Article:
While being invited to the White House (and sitting in the front row!) was immensely exciting, the event had a larger impact as I looked around the White House reception and realized that everywhere I looked was the familiar face of a caregiver.  For the first time ever we had a collective voice on a national level, a voice that reached far beyond the walls of the White House into the homes of other caregivers who, like us, have been fighting for years to be heard.

Empowering.  To be part of a group gathered with common concerns and goals working to make changes in our own lives, and the lives of others.  To reflect on the past eight years and recall how utterly alone I felt when this journey started.  To realize, at last, it was time to address the needs of the caregivers.  We will not be still.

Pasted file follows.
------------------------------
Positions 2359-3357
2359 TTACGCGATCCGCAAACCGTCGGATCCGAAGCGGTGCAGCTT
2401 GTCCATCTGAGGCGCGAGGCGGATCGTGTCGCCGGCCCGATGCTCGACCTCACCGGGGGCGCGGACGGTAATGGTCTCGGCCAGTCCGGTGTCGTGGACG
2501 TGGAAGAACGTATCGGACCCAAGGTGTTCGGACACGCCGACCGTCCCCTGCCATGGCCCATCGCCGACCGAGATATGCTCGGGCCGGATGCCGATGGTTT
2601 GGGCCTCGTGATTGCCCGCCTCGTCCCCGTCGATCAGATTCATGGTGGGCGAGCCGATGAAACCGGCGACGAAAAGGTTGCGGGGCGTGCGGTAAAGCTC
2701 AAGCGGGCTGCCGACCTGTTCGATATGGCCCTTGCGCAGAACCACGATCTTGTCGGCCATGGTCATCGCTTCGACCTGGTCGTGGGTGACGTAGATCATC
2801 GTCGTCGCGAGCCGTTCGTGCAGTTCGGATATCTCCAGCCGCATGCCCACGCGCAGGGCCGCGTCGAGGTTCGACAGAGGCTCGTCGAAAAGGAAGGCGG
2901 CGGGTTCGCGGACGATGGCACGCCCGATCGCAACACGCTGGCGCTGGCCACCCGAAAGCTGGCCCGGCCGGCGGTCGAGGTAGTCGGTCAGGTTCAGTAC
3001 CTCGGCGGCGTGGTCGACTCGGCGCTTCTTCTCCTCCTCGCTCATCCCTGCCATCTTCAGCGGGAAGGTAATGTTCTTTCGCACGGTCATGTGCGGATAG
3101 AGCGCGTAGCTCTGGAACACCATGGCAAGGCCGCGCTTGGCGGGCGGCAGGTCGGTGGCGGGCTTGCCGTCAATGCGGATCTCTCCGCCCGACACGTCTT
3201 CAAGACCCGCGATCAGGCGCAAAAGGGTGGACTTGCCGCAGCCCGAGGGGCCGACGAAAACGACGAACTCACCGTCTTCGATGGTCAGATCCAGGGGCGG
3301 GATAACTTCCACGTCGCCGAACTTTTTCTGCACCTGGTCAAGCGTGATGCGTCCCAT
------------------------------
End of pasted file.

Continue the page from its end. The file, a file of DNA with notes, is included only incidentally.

Learn more about the Elizabeth Dole Foundation and Hidden Heroes:  The National Coalition for Military Caregivers at www.elizabethdolefoundation.org.

You can read the entire RAND report entitled  Hidden Heroes:  America’s Military Caregivers at this link http://www.rand.org/pubs/research_reports/RR499.html.

#DoleFellows #hiddenheroes

Cherry Blossoms in full bloom

Cherry Blossoms in full bloom

Dole Fellows with Congresswoman Susan Davis, Senator Elizabeth Dole, and Congresswoman Nancy Pelosi

Dole Fellows with Congresswoman Susan Davis, Senator Elizabeth Dole, and Congresswoman Nancy Pelosi

White House

The White House

Front and nearly center in the East Room

Front and nearly center in the East Room


Media Links

Fort Hood Sentinel

Army takes 9 medals in cycling at DoD Warrior Games

http://www.forthoodsentinel.com/story.php?id=16081